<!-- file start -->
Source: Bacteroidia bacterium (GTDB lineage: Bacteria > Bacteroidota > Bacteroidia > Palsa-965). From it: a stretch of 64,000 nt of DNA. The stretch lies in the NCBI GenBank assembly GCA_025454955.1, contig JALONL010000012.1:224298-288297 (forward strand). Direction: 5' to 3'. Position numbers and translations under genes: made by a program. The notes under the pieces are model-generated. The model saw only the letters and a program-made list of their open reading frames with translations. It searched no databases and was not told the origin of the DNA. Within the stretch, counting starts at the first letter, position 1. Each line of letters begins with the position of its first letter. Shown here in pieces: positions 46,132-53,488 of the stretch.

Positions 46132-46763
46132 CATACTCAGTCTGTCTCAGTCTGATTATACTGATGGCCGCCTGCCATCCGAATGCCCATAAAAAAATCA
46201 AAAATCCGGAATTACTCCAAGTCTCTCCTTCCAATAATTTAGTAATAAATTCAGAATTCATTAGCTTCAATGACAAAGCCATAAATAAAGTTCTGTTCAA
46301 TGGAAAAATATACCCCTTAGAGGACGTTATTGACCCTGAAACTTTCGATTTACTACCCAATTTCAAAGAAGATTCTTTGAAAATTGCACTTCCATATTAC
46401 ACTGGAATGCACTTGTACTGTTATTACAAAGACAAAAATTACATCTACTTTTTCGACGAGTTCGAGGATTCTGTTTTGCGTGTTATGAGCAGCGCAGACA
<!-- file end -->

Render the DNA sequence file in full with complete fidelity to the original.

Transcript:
Source: Bacteroidia bacterium (GTDB lineage: Bacteria > Bacteroidota > Bacteroidia > Palsa-965). From it: a stretch of 64,000 nt of DNA. The stretch lies in the NCBI GenBank assembly GCA_025454955.1, contig JALONL010000012.1:224298-288297 (forward strand). Direction: 5' to 3'. Position numbers and translations under genes: made by a program. The notes under the pieces are model-generated. The model saw only the letters and a program-made list of their open reading frames with translations. It searched no databases and was not told the origin of the DNA. Within the stretch, counting starts at the first letter, position 1. Each line of letters begins with the position of its first letter. Shown here in pieces: positions 46,132-53,488 of the stretch.

Positions 46132-46763
46132 CATACTCAGTCTGTCTCAGTCTGATTATACTGATGGCCGCCTGCCATCCGAATGCCCATAAAAAAATCA
46201 AAAATCCGGAATTACTCCAAGTCTCTCCTTCCAATAATTTAGTAATAAATTCAGAATTCATTAGCTTCAATGACAAAGCCATAAATAAAGTTCTGTTCAA
46301 TGGAAAAATATACCCCTTAGAGGACGTTATTGACCCTGAAACTTTCGATTTACTACCCAATTTCAAAGAAGATTCTTTGAAAATTGCACTTCCATATTAC
46401 ACTGGAATGCACTTGTACTGTTATTACAAAGACAAAAATTACATCTACTTTTTCGACGAGTTCGAGGATTCTGTTTTGCGTGTTATGAGCAGCGCAGACA